After multiple years of tightening up the conditions by which companies could exclude shareholder proposals, the 2017 proxy season featured an uptick in the number of no-action letters granted by the Securities and Exchange Commission, according to Gibson Dunn's annual report on shareholder proposal activity. According to Gibson Dunn, the total number of shareholder proposals submitted was down in 2017 – approximately 827 proposals were submitted compared with the 916 proposals submitted in 2016 and the 943 proposals submitted in 2015. Despite the decrease, Gibson Dunn reported that the SEC granted 78% of the 288 total no action requests in 2017 which represented an increase over the 68% of 245 requests in 2016. Under the no action process, companies may ask the SEC staff for whether it would recommend SEC enforcement against a company that excludes a shareholder proposal, and if the staff agrees, it gives companies greater justification for excluding the proposal.
Beginning in the 2015 proxy season, the SEC began to make it more difficult for companies to exclude certain shareholder proposals, with an emphasis on proposals which touched on the same subject matter as a management proposal. Despite the change to a Republican-controlled Commission, it would be premature to conclude the SEC has necessarily reversed the positions it has built up since 2015. However, coming out of the SEC's shift in shareholder proposal policy there existed a lack of clarity regarding the subject matters and types of proposals which would warrant exclusion under current SEC rules. As Gibson Dunn's analysis discusses, 2017 features some notable trends in the no action requests which could indicate the SEC is trying to provide more clarity to which categories of proposals and subject matters are ripe for exclusion.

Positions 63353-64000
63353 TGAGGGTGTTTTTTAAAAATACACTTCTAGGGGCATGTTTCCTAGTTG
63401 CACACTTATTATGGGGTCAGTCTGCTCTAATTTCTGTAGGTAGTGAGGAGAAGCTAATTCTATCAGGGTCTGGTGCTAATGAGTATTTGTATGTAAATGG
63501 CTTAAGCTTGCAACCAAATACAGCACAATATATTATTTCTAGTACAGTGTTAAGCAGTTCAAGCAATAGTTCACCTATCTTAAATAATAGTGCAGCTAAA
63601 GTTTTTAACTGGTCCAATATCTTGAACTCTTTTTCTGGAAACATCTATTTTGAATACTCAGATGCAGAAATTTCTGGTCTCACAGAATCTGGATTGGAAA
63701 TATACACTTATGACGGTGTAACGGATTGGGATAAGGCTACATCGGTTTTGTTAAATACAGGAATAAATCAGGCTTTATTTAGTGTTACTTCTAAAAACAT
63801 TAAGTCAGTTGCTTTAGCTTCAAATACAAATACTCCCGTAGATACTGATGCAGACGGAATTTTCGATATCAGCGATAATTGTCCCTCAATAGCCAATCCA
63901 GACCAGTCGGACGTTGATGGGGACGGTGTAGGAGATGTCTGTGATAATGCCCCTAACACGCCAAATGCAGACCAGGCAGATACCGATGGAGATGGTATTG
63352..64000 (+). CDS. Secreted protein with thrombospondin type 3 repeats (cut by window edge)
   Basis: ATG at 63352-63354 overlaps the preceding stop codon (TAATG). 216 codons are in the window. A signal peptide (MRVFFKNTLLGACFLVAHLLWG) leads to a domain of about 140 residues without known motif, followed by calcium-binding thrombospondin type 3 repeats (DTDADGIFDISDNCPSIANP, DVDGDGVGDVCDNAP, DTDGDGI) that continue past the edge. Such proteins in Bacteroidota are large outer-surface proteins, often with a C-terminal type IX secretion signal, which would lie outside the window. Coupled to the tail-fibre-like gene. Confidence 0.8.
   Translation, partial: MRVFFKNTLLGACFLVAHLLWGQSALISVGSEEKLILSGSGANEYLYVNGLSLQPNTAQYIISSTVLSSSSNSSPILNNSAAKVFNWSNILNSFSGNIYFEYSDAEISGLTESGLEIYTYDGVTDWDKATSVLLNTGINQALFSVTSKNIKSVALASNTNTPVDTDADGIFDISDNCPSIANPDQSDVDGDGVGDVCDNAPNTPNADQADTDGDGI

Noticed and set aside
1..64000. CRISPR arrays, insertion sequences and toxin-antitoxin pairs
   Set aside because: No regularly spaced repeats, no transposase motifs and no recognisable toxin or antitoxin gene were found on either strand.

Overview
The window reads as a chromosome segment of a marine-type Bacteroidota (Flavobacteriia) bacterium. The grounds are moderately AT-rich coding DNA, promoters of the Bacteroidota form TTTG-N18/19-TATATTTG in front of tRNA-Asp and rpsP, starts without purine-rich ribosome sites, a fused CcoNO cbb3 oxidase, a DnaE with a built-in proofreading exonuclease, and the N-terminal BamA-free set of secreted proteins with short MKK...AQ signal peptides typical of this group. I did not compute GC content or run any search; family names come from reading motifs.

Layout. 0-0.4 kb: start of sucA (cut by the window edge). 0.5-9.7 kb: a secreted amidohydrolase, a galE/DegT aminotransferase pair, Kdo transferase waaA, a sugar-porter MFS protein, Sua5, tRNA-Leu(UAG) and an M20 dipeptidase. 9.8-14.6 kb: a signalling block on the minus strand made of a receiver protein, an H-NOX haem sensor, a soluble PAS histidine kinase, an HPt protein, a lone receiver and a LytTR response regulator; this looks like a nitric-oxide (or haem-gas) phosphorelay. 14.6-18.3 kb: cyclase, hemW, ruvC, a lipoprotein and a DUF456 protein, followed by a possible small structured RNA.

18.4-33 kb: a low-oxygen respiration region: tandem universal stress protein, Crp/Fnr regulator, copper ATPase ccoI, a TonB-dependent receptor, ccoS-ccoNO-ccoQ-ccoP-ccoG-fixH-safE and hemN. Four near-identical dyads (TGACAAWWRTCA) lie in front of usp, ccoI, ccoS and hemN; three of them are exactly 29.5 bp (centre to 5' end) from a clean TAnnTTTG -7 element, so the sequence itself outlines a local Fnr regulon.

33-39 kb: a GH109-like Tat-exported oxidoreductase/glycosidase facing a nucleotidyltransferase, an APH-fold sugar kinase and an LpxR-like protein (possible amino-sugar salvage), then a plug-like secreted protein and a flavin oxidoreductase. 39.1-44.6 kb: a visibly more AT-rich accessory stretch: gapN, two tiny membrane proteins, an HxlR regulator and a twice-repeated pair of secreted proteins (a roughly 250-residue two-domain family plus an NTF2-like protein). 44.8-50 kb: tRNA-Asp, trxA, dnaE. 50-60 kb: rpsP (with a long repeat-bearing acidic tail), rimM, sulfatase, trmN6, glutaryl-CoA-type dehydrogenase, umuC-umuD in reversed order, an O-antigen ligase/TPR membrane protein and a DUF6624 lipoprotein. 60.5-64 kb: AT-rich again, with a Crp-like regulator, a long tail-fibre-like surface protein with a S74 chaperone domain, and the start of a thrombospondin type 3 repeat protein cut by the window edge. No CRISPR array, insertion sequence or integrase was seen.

- Compensation Proposals Excluded Under Ordinary Business Exception: One of the marquee grounds for excluding shareholder proposals is that the topic matter is one of ordinary business which is not appropriate for shareholder input, and 37.6% of proposals were excluded on this ground in 2017. The SEC’s response to company requests for SEC no-action letters this year, including several asking for companies to adopt principles for minimum wage reform, seem to shore up what constitutes ordinary business in effort to provide clarity for future proposals. Even where proponents explicitly stated that the proposals “did not seek to address the company’s internal approach to compensation,” the staff concluded that “"relates to general compensation matters, and does not otherwise transcend day-to-day business matters." and thus may be excluded.
- Proxy Access Proposals Under Substantial Implementation: Another notable ground for excluding shareholder proposals is where a company believes that it has already substantially implemented the action the proposal seeks to procure. A total of 32.8% of no-action requests were granted on this basis. The majority of no-action requests which cited this exception were for "Amend Proxy Access" proposals, according to Gibson Dunn. This is notable because since 2015, the SEC has prevented companies from excluding competing shareholder proposals which, for example, offer a proxy access proposal which would compete against a management proposal but with more shareholder friendly terms.